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Thursday, December 24, 2015

Wait, Who's Selling This Tennessee Farmhouse? A Horse, of Course! - Modern Farmer

Wait, Who's Selling This Tennessee Farmhouse? A Horse, of Course! - Modern Farmer: Page got the idea of using Willie to help sell the house after reading about the “Email a Tree” campaign in Melbourne, Australia, which started as way for people to report things like broken limbs around the city. Eventually, it turned into a virtual arboreal love fest, with various trees around the city receiving fan mail from as far away as the United States. Page�realized Willie could also accept emails and, frankly, do a better job than a tree when it came to repping the family’s land.�

The current owners, Page’s parents, have owned the farm for 15 years and want to move closer to their children in the Nashville area. (He says his parents are “old school” and don’t want their names mentioned in the story.) The plot�boasts a variety of�nut trees, muscadine grapes, a vegetable garden that includes okra, carrots, and jerusalem artichoke, plus pear and apple�trees. Other livestock include�goats, chickens, and turkeys.

U.S. faces an aging farm population | Pork Network

U.S. faces an aging farm population | Pork Network: An aging American farm population, the need to successfully transition land ownership from senior farmers to new industry entrants, and providing support and training for these beginning farmers, are top concerns for the future of the American farming industry, said an agricultural economist in the College of Food, Agricultural, and Environmental Sciences at The Ohio State University.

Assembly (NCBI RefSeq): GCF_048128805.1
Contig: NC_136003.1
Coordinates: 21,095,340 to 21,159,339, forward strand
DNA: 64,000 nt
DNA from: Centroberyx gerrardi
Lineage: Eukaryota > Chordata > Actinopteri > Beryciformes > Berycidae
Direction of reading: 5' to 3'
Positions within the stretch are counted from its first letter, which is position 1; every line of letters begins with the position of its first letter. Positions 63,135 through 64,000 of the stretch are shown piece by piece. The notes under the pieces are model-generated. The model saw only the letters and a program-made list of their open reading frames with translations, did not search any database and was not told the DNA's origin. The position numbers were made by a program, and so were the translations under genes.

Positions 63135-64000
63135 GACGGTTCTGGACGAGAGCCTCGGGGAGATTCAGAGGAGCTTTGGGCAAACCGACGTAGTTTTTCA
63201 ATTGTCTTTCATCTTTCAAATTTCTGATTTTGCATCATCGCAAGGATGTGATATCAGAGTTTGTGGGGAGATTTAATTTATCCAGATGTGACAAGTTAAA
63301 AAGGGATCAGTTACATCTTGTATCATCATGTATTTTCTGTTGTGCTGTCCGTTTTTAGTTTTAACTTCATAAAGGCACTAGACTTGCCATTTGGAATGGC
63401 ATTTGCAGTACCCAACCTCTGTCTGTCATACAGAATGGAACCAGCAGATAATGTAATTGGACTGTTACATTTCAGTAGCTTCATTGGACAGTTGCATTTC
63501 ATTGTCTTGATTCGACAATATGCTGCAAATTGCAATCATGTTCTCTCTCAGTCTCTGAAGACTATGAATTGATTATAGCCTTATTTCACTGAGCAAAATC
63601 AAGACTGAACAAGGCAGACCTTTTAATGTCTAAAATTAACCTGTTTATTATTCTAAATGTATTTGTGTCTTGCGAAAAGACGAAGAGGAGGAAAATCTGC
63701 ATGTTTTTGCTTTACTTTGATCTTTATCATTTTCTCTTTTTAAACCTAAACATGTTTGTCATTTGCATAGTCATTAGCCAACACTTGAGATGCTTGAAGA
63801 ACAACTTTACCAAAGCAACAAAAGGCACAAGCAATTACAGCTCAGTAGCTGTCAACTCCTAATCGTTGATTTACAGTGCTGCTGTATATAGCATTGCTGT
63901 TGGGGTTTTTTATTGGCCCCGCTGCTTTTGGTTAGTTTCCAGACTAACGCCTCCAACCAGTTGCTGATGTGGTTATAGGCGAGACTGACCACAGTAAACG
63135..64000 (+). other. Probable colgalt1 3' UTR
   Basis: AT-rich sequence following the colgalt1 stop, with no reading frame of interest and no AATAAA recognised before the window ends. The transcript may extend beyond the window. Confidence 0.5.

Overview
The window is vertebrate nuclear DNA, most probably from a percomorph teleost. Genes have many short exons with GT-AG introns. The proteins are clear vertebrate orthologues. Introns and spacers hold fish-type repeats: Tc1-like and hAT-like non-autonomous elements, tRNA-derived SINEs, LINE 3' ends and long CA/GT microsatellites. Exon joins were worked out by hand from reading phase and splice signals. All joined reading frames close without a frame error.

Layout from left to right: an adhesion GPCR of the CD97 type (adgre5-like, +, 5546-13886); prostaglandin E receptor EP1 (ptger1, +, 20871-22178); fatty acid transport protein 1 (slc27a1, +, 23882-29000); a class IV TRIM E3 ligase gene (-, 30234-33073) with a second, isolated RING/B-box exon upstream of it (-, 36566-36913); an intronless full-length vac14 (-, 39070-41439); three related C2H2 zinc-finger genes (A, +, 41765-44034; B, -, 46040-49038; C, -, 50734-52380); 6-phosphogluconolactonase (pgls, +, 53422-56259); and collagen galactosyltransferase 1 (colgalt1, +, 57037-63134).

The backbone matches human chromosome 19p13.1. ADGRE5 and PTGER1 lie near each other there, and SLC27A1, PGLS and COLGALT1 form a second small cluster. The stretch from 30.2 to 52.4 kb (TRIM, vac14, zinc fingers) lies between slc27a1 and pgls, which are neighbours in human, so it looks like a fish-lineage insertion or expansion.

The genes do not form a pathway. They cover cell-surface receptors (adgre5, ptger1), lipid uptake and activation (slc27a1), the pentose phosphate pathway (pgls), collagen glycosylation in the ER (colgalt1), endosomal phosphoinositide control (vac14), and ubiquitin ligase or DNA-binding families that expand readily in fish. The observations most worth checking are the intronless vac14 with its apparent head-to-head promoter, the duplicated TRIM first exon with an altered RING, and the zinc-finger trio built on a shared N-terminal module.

Eye on Agriculture: Losses Expected in 2016 - KXNet.com - Bismarck/Minot/Williston/Dickinson-KXNEWS,ND

Eye on Agriculture: Losses Expected in 2016 - KXNet.com - Bismarck/Minot/Williston/Dickinson-KXNEWS,ND: The NDSU Extension Service is projecting losses for nearly all North Dakota crops in 2016.

Tim Olson has more in this week's Eye on Agriculture.

(Paige Brummund, NDSU Extension Agent) "Who would sign up for something where one year you may earn, say, $60,000 this year, but the next two years, you're only gonna get $15,000. You know, who signs up for that?"

But that's the scenario that farmers in North Dakota could be facing in 2016.

Lower crop prices have led the NDSU Extension Service to project negative returns for farmers in the coming year -- even for crops that are usually dependable.

Gerawan Farms exits table grape business, affecting 2,500 workers | Fresno Bee

Gerawan Farms exits table grape business, affecting 2,500 workers | Fresno Bee: Gerawan Farming, one of the largest growers of tree fruit and grapes in Fresno County, has alerted its employees and government officials that it is shutting down its table grape operations next year, affecting more than 2,500 workers.

The Reedley-based farming company issued a layoff notice, required under both state and federal employment law, on Dec. 18, declaring that the shutdown will take effect on Feb. 25.

Ronald Barsamian, a Fresno attorney for the company, said the vineyards are scattered between Fresno and Kerman. He declined to address how many acres of vines are involved in the decision, but added that the vineyards will be torn out. “They’re still going to have a little bit of vineyard, but those will go to the winery, not for table grapes,” Barsamian said Wednesday.

Property Tax Structure Puts Pressure On Farmers | News - Indiana Public Media